Last Monday, a father inadvertently left his 23-month-old son in Vancouver airport; a story which should remind you of Home Alone 2. No, the son didn’t thwart a midnight heist of Duncan’s Toy Chest, but nonetheless, Air Canada generously offered to fly the father all the way back from Winnipeg and to Vancouver again, which, given the minimum $438 round-trip fare, is something they weren’t obligated to do, let alone in 2008.

The question I was recently asked of a similar situation was how I, as a shareholder of the company, would have reacted to the news. Even if you put aside the warm fuzziness and consider the chip off the company’s bottom-line, the answer’s still obvious – I’d be proud. As a customer, you’d be silly to expect them to do it again, but at least you’ll know that they have a heart, which in turn builds brand empathy.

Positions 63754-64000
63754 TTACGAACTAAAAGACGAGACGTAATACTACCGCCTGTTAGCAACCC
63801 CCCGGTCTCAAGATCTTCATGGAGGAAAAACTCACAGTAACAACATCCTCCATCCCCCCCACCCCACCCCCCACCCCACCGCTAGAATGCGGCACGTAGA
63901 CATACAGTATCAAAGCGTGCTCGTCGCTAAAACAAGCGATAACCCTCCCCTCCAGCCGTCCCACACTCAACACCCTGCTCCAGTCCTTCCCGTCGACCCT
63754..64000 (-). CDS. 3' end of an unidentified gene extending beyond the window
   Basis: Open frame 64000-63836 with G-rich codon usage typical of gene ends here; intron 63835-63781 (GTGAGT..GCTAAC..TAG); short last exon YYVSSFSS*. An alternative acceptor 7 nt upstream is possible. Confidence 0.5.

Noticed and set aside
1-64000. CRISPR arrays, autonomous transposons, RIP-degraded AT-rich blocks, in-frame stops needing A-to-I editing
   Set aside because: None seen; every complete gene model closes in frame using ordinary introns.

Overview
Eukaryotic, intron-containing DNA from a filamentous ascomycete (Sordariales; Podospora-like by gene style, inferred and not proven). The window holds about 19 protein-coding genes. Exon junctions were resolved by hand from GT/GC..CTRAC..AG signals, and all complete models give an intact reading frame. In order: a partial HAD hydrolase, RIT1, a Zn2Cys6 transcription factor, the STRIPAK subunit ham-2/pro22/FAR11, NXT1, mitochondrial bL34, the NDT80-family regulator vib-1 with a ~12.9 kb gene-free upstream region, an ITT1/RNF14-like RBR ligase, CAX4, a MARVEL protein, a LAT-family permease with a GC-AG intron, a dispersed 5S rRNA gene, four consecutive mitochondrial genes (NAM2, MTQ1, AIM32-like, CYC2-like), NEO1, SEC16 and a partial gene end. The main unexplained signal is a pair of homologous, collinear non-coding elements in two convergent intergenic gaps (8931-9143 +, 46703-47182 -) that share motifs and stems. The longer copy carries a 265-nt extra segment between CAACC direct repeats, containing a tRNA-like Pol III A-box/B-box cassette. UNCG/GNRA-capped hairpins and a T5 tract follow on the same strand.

It goes against everything you may have learnt in B-school, but it works. For example, while most airlines throw in bonus reward miles and levy second bag surcharges, Air Canada offers its customers an alternate $22 discount for forgoing reward miles, checked baggage and date flexibility. Honest.

I can’t quite put my finger on it, but for some odd reason the only thing that comes to mind when I hear the word PR is Prentiss McCabe. Air Canada has shown that by focusing on genuine customer satisfaction, that they’ve spent a fraction of what they would’ve paid their PR agency and achieved so much more.